November 06, 2007
The Mysterious Mr. Wong (1934)
While originally created as the embodiment of the racism towards Asian people that was prevalent when British writer Sax Rohmer wrote about him for the first time, the criminal mastermind Dr. Fu Manchu is nowadays considered as one of the most famous and influential characters in fiction. In the early 30s, several movies about Fu Manchu were very popular, specially the fourth one, 1932's "The Mask of Fu Manchu", which had horror legend Boris Karloff playing the infamous criminal (Swedish actor Warner Oland played Fu Manchu in the first three American movies). While not a success of the proportions of other horror movies of the same period, "The Mask of Fu Manchu" performed very good commercially, and producer George Yohalem at the legendary B movie studio Monogram Pictures decided to make his own thriller with an Asian mastermind played by another horror legend: Bela Lugosi, who in those years was beginning to be type-casted in villainous roles.
A series of mysterious murders begin to take place in San Francisco's Chinatown, in what at first sight looks like a war between rival Tongs, the infamous Chinese American secret societies. Reporter Jason Barton (Wallace Ford), is sent to investigate on the case, but while he also initially believes that this killings are nothing more than a typical clash between mafias, soon he discovers that the truth behind them is far more amazing than what he ever thought, as the clues unveil a mysterious criminal mastermind known only as Wong (Bela Lugosi) as the responsible of the murders. Mr. Wong is looking for the Twelve Coins of Confucius, a mythical set of coins that according to legend, will grant to its owner the power to rule over an ancient Chinese province. Barton will have to solve the mystery behind the identity of Mr. Wong in order to stop him before he finds the twelfth coin.
Written by Lew Levenson and Nina Howatt, "The Mysterious Mr. Wong" is an adaptation of a short story by the then popular detective fiction writer Harry Stephen Keeler, "The Twelve Coins of Confucius", which was included in his "Sing Sing Nights" book (itself adapted to film that very same year). Like many horror and mystery films of those days, "The Mysterious Mr. Wong" follows a wisecracking reporter trying to catch a murderer and solve the case, however, what's interesting about this movie (and Keeler's original story) is that even when the movie was obviously done to cash in the success of "Fu Manchu", the attitude towards the Asian people is completely different, as although the villain is of Asian origin, most of the Asian characters are presented (albeit stereotypically) as wise and cultured people while the American counterparts are racist and ignorant about their culture.
Director William Nigh, famous for his career on B movies, helms "The Mysterious Mr. Wong" with his usual restrained but effective style. While the movie is built like a thriller in the "Fu Manchu" style (sometimes it almost feels like a chapter from a serial), Nigh keeps the movie deeply rooted in its crime fiction origins, and it even has traces of the elements that would evolve in the Film-Noir genre of the 40s. Already used to work with truly limited budgets, director William Nigh packs his movie nicely and makes the most of what he's got, wisely leaving his cast (namely Bela Lugosi and William Ford) to do their thing and drive the film with their talents. Nigh may had been a Poverty Row director, but he knew what worked on his movies and this time his work with the cast was spot on. Sadly, it wouldn't be enough to save a movie with an extremely poor script.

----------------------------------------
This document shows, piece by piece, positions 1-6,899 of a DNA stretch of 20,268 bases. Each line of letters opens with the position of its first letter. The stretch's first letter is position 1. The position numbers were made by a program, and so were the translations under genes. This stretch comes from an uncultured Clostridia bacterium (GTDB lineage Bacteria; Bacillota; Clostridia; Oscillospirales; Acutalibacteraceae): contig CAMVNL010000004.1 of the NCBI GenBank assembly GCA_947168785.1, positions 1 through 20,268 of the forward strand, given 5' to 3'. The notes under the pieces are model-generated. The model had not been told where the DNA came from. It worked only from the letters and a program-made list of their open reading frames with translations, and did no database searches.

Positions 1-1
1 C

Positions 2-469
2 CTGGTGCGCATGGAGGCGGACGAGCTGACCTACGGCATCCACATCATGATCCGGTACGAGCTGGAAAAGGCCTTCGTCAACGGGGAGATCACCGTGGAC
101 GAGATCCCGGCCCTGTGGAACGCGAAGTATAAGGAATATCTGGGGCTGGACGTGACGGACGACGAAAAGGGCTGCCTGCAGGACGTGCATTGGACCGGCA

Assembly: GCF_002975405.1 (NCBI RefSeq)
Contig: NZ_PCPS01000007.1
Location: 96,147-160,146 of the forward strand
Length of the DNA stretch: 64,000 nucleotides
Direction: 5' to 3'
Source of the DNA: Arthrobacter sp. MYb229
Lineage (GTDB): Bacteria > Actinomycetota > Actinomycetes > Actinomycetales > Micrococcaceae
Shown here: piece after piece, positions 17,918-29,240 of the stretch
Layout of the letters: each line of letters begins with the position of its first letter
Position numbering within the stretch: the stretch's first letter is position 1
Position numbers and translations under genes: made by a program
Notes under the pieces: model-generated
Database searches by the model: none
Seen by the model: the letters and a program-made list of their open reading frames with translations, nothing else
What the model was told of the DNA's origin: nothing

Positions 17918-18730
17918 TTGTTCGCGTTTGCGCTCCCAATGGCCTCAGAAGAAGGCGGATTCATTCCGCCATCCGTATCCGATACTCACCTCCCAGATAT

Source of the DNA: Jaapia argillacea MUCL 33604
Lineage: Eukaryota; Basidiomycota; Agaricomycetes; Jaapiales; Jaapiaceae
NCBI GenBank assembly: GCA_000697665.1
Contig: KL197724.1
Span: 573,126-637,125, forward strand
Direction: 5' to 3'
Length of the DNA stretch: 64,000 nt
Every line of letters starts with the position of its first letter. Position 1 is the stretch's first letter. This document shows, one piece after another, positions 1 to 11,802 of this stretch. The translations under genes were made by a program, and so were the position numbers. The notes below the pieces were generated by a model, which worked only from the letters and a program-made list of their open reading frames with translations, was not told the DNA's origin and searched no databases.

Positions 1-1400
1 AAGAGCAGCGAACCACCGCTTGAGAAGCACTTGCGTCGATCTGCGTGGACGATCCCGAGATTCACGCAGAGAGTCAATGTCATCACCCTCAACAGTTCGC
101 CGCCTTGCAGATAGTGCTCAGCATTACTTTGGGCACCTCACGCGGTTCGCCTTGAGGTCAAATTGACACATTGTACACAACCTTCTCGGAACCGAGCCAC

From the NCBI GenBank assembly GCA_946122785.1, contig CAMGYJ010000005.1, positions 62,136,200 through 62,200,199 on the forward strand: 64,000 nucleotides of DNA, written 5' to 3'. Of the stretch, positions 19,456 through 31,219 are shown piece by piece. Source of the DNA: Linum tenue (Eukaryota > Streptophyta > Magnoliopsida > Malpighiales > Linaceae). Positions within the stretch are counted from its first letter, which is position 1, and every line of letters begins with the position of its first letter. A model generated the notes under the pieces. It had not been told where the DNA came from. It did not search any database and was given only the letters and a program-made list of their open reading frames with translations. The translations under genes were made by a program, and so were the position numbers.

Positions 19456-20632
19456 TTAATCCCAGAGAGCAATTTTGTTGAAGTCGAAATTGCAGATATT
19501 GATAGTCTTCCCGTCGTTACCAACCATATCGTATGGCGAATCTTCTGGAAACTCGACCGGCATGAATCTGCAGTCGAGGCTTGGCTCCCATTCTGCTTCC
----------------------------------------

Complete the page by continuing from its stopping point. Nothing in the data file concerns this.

As written above, it is the cast's performances what truly makes the film worthy, as while the script it of a mediocre quality, the three lead actors make a terrific job with what they had in their hands. As our wisecracking hero, Ford is genuinely funny in his delivery of jokes and one-liners, showing that ease with comedy that he had showed before in Browning's "Freaks". Arline Judge plays the romantic interest, but she doesn't limit herself to be a damsel in distress, as she makes her character the real equivalent of Ford's and gives their relationship the dynamics of classic screwball comedy. Finally, Bela Lugosi steals the show as usual in his performance as the ambitious Mr. Wong, playing a malicious and intelligent character with great skill and enthusiasm. It's odd to see him play a Chinese man, but his accent actually works and one wonders how Fu Manchu movie with Bela would had been.
It's a real shame that such great performances get wasted in the movie, as while they make the movie worth a watch, they aren't enough to save the film from its problems, deeply rooted in the awful script built from Keeler's short story. It's true that Harry Stephen Keeler's novels never were really high class literature, but Levenson and Howatt's screenplay make what could had been an exciting mix of horror and thriller to feel slow and average. The main problem is that the movie has a great potential (that gets shown in a couple of scenes), but never truly delivers because it fails to explore what it proposes and everything ends in good ideas that never really were exploited. In all fairness, this may had been caused by their budgetary limitations, as one gets the feeling that the story was cut to make the movie shorter.
While "The Mysterious Mr. Wong" never really reaches its true potential, it's still a fun (albeit average) thriller that benefits a lot from Judge, Ford and specially Lugosi. It's no masterpiece, but despite its limitations, it's a very entertaining film. And by the way, this movie has no relation to the other "Mr. Wong" movies produced later by Monogram, where the character was reworked as a detective in the vein of Charlie Chan.
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